Thursday, December 17, 2009

For the Love of Food

There is nothing like fresh produce. A feast for all the senses. Over the years, I've been trying to make smarter choices when it comes to the produce I buy. It started by trying to purchase more organic produce, as finances would allow.  As it happened, organic bananas are what really impressed me (try them sometime, the difference is incredible...not that
 bananas are the most responsible choice out there anyway...)  Aside from finances, I didn't go too crazy because the certification and oversight just wasn't there, so you could be paying more but not really know what you are getting. It is still not perfect but there have been improvements.


Then, about three years ago, as my awareness grew and I started looking into things further, I started thinking: do I really need red peppers that were grown in Chile? So I began to pay attention to where things were grown and tried to choose produce that was  either (in order of preference): grown locally, in my province (or neighbouring province, I am close to the border), or in my country. I still purchased limes from Mexico and yes, peppers from Chile or Holland. Don't even ask me about the wine (oh alright, usually Italy).

Ontario is an amazing province for its agriculture but even the southern parts have a fairly short growing season. So I didn't get fanatical, I just tried to make informed decisions. I bought more turnips, beets, celeriac, and carrots during the winter and passed by the peppers more often. The citrus fruit, I rationalized, at least came from the same continent. I still use that rationalization; I really think I need my oranges! And when you think about it, I AM closer to some states than I am to some provinces within Canada.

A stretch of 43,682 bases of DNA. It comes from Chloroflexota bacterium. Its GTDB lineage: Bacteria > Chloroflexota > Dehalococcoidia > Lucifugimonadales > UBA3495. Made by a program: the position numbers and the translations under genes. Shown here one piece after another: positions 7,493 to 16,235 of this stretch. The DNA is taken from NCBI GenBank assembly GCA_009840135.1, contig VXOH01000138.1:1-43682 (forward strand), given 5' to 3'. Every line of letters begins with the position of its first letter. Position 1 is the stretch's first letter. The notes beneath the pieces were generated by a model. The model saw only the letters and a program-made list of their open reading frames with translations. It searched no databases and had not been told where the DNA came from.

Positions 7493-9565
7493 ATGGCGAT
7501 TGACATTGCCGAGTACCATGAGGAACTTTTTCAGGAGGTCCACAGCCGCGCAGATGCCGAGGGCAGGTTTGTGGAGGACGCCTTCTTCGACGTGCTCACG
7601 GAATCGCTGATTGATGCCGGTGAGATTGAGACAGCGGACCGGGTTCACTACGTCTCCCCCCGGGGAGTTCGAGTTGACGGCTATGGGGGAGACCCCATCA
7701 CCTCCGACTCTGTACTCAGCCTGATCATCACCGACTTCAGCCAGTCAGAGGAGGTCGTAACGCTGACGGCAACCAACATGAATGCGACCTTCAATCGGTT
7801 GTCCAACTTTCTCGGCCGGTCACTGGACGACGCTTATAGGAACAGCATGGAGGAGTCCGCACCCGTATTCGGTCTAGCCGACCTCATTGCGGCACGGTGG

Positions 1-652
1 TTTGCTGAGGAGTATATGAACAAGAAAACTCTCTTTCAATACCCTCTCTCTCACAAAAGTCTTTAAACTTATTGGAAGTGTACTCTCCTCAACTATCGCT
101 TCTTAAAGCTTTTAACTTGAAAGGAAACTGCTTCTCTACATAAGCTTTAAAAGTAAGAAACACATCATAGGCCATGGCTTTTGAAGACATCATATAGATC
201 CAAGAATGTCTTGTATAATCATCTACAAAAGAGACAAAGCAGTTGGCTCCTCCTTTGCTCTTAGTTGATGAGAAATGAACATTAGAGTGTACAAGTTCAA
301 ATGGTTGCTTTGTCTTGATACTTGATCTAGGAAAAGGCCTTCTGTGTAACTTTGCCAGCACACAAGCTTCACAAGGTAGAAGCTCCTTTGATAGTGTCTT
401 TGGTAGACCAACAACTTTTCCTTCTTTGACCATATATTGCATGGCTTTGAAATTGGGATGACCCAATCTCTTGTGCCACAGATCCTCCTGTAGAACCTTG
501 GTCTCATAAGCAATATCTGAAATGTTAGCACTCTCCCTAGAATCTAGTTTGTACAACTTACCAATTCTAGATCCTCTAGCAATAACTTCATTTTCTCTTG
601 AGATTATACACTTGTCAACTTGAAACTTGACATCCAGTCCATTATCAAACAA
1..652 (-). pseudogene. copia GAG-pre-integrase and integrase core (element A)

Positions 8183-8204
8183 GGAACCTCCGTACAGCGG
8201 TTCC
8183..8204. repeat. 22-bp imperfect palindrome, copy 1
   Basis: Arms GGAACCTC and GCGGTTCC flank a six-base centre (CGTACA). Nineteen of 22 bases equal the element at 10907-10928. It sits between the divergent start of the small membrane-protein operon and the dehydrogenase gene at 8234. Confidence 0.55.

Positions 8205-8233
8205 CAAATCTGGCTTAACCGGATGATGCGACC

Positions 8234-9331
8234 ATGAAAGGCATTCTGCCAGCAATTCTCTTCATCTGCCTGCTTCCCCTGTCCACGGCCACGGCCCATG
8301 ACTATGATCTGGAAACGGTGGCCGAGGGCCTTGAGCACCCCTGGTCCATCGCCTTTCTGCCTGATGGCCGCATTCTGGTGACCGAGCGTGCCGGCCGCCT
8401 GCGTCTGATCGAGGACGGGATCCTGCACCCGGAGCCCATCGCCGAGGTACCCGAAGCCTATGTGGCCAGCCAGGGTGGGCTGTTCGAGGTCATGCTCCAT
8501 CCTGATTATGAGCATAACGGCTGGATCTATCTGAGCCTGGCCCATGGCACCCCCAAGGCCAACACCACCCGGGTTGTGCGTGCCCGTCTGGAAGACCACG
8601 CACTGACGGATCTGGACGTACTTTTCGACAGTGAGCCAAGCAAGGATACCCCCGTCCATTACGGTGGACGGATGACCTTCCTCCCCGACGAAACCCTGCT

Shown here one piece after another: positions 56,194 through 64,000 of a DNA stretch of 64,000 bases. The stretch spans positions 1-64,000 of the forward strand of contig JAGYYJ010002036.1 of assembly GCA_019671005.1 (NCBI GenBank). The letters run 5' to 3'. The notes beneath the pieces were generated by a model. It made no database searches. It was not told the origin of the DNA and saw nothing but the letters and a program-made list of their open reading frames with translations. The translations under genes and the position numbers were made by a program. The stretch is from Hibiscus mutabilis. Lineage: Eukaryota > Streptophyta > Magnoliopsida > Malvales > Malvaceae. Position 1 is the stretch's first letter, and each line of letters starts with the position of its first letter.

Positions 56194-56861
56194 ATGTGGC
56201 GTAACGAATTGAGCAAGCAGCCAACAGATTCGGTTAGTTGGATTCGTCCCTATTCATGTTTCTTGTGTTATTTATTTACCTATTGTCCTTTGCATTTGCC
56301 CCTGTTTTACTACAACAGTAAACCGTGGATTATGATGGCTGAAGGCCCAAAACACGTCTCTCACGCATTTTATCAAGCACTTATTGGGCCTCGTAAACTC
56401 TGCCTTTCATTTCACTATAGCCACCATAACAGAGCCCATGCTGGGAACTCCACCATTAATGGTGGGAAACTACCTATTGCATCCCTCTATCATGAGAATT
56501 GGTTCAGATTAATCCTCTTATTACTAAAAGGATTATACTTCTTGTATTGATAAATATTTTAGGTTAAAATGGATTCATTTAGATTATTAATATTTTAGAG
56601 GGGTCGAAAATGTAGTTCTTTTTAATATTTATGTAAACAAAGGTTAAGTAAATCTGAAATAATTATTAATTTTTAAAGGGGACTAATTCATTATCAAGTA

All this to say that I'm not perfect and, truthfully, I don't aim to be. Our distribution system and, I admit, sense of entitlement do not make perfection a realistic target. But I try. I make conscious decisions 

Things get complicated.  Consider, what has less environmental impact, what is more sustainable:
1) produce grown locally, in the "off" season, in a greenhouse, with the watering systems and fertilizers that need to go along with such an operation, or
2) produce grown further away, in the dirt, likely with less need for 'artificial' irrigation but will need to be transported.

Hmm. Also consider the respective sales agents for these two "products". One is likely a farmers market, the other a big-chain supermarket. And many countries depend on the export of certain products, including us.  Ugh. You can't win sometimes.

And because you can't win, I decided I would just always try to do the best I can. I love food and believe strongly in supporting local farmers for many reasons. I've accepted that these two are sometimes at odds with one another. I made the BEST pad thai a couple weeks ago. There is no way I could do that without tamarind, lime, fish sauce, or palm sugar. Not sure I could give that kind of thing up.